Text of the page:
Saturday, 6 February 2016

Five Dolls for an August Moon (1970)

“The best thing about it is the title”

         Not one of director Mario Bava’s best (although it is better than DR GOLDFOOT & THE GIRL BOMBS which I had the misfortune of reviewing on here last week) FIVE DOLLS FOR AN AUGUST MOON has been given the lovely Blu-ray treatment by Arrow. If you’ve never seen a Mario Bava film before don’t start with this. I made that mistake many years ago and wondered why on earth people thought his work was so impressive. Watch BLACK SABBATH (1963) instead (probably my favourite) or maybe LISA AND THE DEVIL (1972). But not this. If you’re undecided about watching this specific Bava picture then hopefully the following will help.

Nice framing
         A group of unpleasant Italians with appalling fashion sense and a taste for J&B (there are often two bottles of it on display) congregate at a “modern” (for 1970s loonies with no taste and no sense of practicalities) villa on an isolated island. Cut off from the mainland they soon start to be bumped off. Everyone’s there to try and bid for the formula to a revolutionary resin. But Professor Farell (William Berger) is sticking to his chunky sweater and sandal-wearing roots and says he wants to ‘do science for the good of mankind’. Or something like that. Which begs the question why is he there in the first place. 

More nice framing
         As we near the end virtually everyone is dead. We eventually discover who the killer was in one of the stupidest endings for one of these things ever filmed. Seriously - I’ve watched FIVE DOLLS FOR AN AUGUST MOON three times now (because I’m possibly as mad as whoever came up with some of the dreadful costumes in this) and the final revelatory speech still makes my jaw drop. It’s a very poor ending indeed, and smacks of someone who has got so bored with the project they’re decided to do a Jess Franco and leave the audience with any old nonsense.

Horrible rotating bed in case you like nausea with your sex.
Ah yes, Jess Franco. If you had shown me the opening thirty minutes of this with no prior knowledge and asked me to guess a director it would have been His Jessness. The camera zooms in and out and in and out, there are a few wobbly shots of the setting sun, and an interest in weird architecture, all of which would suggest the slide-trombone-wielding hand of Mr Franco here.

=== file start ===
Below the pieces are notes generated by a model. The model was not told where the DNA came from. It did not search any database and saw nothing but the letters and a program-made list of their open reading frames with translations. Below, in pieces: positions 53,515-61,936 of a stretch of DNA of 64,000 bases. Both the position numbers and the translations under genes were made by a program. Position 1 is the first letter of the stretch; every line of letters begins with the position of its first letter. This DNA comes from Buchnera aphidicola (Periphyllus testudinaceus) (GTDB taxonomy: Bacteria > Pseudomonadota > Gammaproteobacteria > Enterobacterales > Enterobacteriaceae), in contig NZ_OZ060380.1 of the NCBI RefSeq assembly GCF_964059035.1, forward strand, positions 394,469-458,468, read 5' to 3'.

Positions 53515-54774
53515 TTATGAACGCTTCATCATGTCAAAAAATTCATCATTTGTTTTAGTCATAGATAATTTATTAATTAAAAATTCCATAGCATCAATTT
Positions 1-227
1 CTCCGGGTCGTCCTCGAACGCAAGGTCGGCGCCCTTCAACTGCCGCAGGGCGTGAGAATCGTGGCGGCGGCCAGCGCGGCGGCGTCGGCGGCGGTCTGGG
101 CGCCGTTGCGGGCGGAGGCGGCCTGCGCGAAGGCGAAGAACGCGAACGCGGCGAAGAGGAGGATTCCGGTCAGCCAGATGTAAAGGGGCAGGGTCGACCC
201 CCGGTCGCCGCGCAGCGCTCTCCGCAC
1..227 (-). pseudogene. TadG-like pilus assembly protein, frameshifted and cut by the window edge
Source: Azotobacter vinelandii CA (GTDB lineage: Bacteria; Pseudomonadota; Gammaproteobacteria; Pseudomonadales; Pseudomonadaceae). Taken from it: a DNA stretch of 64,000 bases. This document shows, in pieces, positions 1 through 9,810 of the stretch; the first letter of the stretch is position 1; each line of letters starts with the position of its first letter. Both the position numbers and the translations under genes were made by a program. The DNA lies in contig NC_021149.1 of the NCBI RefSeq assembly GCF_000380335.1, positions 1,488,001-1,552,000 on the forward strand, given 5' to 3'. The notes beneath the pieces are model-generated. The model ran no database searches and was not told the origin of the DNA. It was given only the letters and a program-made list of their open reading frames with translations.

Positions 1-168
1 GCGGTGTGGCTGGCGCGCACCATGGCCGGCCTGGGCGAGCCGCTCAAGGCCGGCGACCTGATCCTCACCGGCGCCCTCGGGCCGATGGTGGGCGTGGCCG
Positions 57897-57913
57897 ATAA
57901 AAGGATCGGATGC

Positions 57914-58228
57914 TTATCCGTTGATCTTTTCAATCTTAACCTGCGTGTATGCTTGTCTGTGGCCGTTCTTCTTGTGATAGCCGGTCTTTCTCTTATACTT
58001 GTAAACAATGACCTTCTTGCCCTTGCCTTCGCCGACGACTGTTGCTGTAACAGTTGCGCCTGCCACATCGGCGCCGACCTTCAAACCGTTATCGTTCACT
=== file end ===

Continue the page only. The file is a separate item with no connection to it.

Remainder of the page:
One reason to watch FIVE DOLLS
         But it’s not. It’s Mario Bava, who really should have known better. As should whoever approved the music score, which is another truly awful aspect to this film that cannot be forgiven. It’s as if someone lost the tapes for the orchestral Bruno Nicolai score that was intended to accompany this one and instead some bloke knocked it up on his Bontempi in 24 hours. Possibly one of the worst, most intrusive and most inappropriate scores to grace an Italian horror film, Piero Umiliani’s jazzy rubbish will be stuck in your head for hours afterwards, even though you won’t want it there.

Two reasons to watch FIVE DOLLS
         Are there any good points? Well, it IS Bava and so there are a few nicely framed shots, as well as at least one clever discovery of a murder. But the rest of the film is so boring that these are little recompense. At about forty minutes in one character says “Everyone seems to be waiting for something that’s not happening” and we know exactly what she means.

Bloody murder! At least you can't hear the music
Arrow’s Blu-ray comes with Italian and English dialogue tracks, and an option where you can just play the music if you’re completely insane. Tim Lucas provides us with his usual, thoroughly scholarly, work in a commentary track and there’s an hour long Bava documentary from 2000. 
         Oh, and I should probably mention FIVE DOLLS FOR AN AUGUST MOON has got the supremely lovely Edwige Fenech in it. So there you go - one good reason for watching it after all. And I bet I end up watching it again someday for her if nothing else. If I ever get that theme tune out of my head. 

Arrow Films released Mario Bava's FIVE DOLLS FOR AN AUGUST MOON on dual format UK Blu-ray and DVD on 
1st February 2016

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